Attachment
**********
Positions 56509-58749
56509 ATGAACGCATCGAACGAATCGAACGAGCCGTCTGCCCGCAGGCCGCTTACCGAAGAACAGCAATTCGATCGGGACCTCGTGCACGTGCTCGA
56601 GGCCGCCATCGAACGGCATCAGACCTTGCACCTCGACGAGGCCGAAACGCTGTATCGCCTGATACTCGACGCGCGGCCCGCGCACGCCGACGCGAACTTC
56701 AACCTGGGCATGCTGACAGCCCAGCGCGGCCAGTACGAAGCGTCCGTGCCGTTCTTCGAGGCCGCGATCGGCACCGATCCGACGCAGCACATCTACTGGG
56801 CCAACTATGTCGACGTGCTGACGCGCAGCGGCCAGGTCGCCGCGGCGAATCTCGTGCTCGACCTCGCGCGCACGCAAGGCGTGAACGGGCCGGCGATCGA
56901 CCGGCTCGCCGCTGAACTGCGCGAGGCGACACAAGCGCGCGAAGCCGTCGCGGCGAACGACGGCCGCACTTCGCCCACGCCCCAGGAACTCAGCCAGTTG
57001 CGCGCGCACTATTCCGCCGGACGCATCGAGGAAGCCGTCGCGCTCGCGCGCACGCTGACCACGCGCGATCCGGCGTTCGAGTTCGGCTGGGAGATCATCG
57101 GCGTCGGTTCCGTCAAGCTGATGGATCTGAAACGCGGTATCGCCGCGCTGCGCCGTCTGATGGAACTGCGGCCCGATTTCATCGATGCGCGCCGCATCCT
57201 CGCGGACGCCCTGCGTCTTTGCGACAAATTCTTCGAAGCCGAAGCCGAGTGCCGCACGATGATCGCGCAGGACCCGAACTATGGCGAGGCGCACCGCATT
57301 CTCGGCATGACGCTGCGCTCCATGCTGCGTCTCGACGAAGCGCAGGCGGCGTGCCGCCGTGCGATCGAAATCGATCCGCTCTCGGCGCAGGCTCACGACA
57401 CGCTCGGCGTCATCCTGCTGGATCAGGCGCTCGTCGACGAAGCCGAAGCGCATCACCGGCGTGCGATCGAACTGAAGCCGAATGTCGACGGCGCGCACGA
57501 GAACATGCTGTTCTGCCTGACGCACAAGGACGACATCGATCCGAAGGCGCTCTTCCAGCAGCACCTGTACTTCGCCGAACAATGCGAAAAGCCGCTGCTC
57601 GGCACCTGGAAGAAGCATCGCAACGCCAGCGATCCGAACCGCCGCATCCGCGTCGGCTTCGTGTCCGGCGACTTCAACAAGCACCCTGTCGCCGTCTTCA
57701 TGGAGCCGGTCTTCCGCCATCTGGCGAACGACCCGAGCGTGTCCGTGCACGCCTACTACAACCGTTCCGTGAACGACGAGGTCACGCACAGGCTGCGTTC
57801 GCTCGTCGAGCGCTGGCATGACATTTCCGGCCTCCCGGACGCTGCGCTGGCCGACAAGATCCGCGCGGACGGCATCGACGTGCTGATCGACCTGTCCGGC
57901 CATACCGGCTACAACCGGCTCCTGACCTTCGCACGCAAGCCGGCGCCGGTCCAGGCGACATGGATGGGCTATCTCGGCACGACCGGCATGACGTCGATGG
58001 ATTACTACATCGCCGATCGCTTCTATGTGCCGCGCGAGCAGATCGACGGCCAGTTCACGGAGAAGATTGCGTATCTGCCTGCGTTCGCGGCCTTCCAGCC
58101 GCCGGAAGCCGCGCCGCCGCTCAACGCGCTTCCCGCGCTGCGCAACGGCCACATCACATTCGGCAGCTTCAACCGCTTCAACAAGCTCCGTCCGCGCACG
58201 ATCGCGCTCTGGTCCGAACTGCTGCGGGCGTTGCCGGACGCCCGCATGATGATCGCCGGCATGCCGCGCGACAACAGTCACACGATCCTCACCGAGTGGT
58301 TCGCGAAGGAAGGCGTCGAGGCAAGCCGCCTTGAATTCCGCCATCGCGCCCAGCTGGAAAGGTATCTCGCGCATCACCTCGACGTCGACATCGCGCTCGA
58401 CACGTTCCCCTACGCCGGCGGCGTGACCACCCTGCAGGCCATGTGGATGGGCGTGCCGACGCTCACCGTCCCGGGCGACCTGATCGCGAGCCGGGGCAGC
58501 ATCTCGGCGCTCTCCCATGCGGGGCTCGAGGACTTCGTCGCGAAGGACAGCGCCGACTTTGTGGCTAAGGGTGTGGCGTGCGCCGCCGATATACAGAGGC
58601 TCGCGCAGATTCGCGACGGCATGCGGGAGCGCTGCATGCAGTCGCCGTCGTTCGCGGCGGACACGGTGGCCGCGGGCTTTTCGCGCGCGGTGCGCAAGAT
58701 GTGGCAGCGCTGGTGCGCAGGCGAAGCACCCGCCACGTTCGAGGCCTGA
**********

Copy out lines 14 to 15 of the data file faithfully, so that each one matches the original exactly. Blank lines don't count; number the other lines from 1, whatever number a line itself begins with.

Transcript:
57701 TGGAGCCGGTCTTCCGCCATCTGGCGAACGACCCGAGCGTGTCCGTGCACGCCTACTACAACCGTTCCGTGAACGACGAGGTCACGCACAGGCTGCGTTC
57801 GCTCGTCGAGCGCTGGCATGACATTTCCGGCCTCCCGGACGCTGCGCTGGCCGACAAGATCCGCGCGGACGGCATCGACGTGCTGATCGACCTGTCCGGC